Editorial: Raise the age for juveniles
More than 90 percent of North Carolina parents think their children are juveniles until age 18. Not so. A 16- or 17-year-old who gets in trouble with the law in this state faces grown-up consequences — even for a misdemeanor. Lawmakers should change state law to use more common sense in dealing with teens.
North Carolina is now the only state in the nation that, by law, treats kids as young as 16 as adults in the criminal justice system. Whatever the crime, they are charged as adults and tried as adults — and burdened for life with an adult criminal record. That does not make sense.
Mark Martin, chief justice of the N.C. Supreme Court, on Monday joined the bipartisan chorus of voices backing House Bill 280 to raise the age at which a person is automatically prosecuted as an adult to 18. The bill was sponsored by a bipartisan group of legislators and is supported by many judges, court officials and law enforcement officers.
“All of the data, all of the professionals we trust each and every day to keep us safe, they are uniform in their recommendation that we need to take this step,” Martin said.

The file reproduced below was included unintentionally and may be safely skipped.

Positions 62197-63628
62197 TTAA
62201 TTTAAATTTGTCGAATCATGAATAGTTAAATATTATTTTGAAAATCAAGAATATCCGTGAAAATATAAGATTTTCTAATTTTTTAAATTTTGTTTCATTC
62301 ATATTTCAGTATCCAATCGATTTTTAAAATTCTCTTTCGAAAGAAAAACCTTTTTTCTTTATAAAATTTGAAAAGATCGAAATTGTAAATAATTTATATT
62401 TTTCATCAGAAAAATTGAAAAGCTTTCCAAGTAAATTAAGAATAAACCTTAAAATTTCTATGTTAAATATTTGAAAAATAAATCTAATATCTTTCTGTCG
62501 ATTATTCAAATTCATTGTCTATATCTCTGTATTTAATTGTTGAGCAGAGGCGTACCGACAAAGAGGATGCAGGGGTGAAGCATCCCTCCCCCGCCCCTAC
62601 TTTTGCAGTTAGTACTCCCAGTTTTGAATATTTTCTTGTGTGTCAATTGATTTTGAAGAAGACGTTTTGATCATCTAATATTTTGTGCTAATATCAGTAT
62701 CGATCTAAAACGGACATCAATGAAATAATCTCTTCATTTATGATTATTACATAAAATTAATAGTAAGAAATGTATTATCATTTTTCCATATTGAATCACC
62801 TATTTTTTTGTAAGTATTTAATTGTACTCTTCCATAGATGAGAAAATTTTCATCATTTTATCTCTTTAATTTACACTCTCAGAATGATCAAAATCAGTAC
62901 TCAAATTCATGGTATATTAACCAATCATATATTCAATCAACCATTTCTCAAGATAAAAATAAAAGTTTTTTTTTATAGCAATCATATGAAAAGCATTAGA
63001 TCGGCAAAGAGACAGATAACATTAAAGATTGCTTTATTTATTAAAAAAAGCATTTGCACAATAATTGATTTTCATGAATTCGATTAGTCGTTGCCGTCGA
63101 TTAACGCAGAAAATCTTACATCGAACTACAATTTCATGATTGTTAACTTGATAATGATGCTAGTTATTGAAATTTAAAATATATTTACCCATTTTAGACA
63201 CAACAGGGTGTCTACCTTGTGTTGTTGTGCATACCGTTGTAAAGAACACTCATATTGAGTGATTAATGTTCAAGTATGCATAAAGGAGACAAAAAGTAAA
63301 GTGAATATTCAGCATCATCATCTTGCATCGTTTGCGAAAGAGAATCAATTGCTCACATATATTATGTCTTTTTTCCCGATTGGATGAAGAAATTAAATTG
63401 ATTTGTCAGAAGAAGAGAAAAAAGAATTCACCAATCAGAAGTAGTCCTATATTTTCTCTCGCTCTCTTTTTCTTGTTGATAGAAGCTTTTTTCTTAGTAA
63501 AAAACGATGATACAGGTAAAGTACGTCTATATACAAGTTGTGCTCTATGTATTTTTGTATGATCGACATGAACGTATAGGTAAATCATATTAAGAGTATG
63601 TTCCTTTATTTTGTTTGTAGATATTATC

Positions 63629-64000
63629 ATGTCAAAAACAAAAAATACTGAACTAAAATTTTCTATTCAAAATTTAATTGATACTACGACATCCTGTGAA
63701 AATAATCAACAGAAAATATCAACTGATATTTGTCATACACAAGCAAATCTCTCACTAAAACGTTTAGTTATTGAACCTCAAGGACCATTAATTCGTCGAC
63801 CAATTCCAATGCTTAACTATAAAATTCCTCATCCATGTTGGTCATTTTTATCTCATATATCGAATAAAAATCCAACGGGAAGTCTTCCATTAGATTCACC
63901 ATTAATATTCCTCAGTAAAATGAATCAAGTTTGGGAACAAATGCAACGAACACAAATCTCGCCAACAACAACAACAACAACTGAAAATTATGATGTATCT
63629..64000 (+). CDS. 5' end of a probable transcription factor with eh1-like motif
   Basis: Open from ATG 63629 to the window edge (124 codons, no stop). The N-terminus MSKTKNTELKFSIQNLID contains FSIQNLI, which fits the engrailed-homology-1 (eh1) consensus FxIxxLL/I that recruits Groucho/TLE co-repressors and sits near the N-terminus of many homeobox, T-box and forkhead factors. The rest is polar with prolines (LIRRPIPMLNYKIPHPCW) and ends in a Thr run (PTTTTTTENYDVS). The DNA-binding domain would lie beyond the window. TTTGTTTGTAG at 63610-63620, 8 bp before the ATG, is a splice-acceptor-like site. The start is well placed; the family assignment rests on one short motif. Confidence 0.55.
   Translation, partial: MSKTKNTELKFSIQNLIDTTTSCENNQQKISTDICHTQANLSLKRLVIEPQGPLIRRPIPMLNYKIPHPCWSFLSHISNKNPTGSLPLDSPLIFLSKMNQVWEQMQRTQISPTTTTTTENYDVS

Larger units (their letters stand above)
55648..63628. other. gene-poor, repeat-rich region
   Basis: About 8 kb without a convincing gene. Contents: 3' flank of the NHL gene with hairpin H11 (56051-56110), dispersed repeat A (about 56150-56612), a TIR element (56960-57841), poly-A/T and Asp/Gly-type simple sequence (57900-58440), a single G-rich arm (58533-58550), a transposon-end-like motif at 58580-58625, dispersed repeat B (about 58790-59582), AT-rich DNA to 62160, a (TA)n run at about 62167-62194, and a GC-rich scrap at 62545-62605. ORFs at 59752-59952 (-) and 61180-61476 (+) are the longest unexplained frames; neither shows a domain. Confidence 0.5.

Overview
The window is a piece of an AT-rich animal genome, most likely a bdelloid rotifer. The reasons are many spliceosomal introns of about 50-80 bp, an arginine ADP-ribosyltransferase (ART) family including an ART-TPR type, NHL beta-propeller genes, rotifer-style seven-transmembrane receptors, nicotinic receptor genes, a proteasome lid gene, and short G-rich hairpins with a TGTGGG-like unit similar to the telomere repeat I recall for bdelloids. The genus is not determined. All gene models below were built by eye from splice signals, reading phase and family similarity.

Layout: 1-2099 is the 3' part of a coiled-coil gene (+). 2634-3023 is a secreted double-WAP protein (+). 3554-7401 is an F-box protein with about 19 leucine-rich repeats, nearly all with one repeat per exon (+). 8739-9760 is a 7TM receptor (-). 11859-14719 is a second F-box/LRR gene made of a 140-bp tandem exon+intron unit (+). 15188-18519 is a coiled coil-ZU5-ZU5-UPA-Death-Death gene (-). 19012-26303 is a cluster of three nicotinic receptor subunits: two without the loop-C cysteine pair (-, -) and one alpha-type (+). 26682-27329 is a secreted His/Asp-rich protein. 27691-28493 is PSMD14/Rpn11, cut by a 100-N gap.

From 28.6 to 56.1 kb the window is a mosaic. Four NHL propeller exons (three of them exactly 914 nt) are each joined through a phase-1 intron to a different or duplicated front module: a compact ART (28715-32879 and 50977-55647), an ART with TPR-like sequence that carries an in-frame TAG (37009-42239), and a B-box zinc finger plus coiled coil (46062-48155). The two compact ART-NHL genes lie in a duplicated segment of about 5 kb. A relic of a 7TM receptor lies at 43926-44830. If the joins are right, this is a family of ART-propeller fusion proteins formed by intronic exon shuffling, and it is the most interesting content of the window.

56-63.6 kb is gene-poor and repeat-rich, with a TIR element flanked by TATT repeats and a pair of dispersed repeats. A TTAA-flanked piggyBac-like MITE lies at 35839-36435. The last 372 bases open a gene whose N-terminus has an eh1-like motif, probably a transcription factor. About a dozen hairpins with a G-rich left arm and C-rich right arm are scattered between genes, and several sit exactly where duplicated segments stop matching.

Compared to adult courts and processes, the juvenile justice system offers young people more treatment and counseling, which reduces the risk of repeating their crimes. The young person benefits and so does society at large.
Martin’s Commission on the Administration of Law and Justice supported raising the age for low-level felonies and misdemeanors — the majority of the crimes committed by 16- and 17-year-olds. The group’s report said raising the age will make the state safer, is supported by scientific research and would remove a competitive disadvantage that North Carolina places on its citizens.
The change involves much more than simply changing an age guideline. Law enforcement officers may need additional training, and the juvenile justice system will have to be beefed up for an influx of more young people.
Here’s what the law must not do: coddle hardened young criminals, slap them on the wrist and release them to run amok again while keeping their criminal record secret from the public — one of the major features of the juvenile justice system.Teens charged with violent felonies must still be tried as adults and held publicly accountable. Legal experts say House Bill 280 meets those expectations and more. It’s time to rally behind our young people and raise the age.